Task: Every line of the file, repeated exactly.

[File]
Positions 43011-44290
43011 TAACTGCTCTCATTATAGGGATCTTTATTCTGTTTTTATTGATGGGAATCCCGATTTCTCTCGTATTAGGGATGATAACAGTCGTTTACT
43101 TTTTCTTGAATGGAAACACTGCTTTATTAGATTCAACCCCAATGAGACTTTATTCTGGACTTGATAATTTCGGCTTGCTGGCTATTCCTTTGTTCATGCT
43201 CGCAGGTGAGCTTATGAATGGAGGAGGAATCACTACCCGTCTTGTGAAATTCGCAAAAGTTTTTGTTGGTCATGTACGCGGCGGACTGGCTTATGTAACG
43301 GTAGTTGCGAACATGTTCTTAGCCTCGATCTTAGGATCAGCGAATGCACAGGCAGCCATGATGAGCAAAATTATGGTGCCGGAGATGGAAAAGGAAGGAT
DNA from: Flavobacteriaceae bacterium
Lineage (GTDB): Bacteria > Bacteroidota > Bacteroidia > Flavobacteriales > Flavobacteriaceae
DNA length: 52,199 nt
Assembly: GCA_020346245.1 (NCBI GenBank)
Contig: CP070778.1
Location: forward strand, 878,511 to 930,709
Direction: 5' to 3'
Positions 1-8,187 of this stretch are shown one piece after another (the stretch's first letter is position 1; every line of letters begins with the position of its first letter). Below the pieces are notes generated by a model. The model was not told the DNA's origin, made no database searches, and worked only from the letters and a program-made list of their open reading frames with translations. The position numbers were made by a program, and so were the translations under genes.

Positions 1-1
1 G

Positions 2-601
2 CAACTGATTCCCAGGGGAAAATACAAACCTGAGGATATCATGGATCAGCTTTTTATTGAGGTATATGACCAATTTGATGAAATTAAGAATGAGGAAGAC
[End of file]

Positions 43011-44290
43011 TAACTGCTCTCATTATAGGGATCTTTATTCTGTTTTTATTGATGGGAATCCCGATTTCTCTCGTATTAGGGATGATAACAGTCGTTTACT
43101 TTTTCTTGAATGGAAACACTGCTTTATTAGATTCAACCCCAATGAGACTTTATTCTGGACTTGATAATTTCGGCTTGCTGGCTATTCCTTTGTTCATGCT
43201 CGCAGGTGAGCTTATGAATGGAGGAGGAATCACTACCCGTCTTGTGAAATTCGCAAAAGTTTTTGTTGGTCATGTACGCGGCGGACTGGCTTATGTAACG
43301 GTAGTTGCGAACATGTTCTTAGCCTCGATCTTAGGATCAGCGAATGCACAGGCAGCCATGATGAGCAAAATTATGGTGCCGGAGATGGAAAAGGAAGGAT
DNA from: Flavobacteriaceae bacterium
Lineage (GTDB): Bacteria > Bacteroidota > Bacteroidia > Flavobacteriales > Flavobacteriaceae
DNA length: 52,199 nt
Assembly: GCA_020346245.1 (NCBI GenBank)
Contig: CP070778.1
Location: forward strand, 878,511 to 930,709
Direction: 5' to 3'
Positions 1-8,187 of this stretch are shown one piece after another (the stretch's first letter is position 1; every line of letters begins with the position of its first letter). Below the pieces are notes generated by a model. The model was not told the DNA's origin, made no database searches, and worked only from the letters and a program-made list of their open reading frames with translations. The position numbers were made by a program, and so were the translations under genes.

Positions 1-1
1 G

Positions 2-601
2 CAACTGATTCCCAGGGGAAAATACAAACCTGAGGATATCATGGATCAGCTTTTTATTGAGGTATATGACCAATTTGATGAAATTAAGAATGAGGAAGAC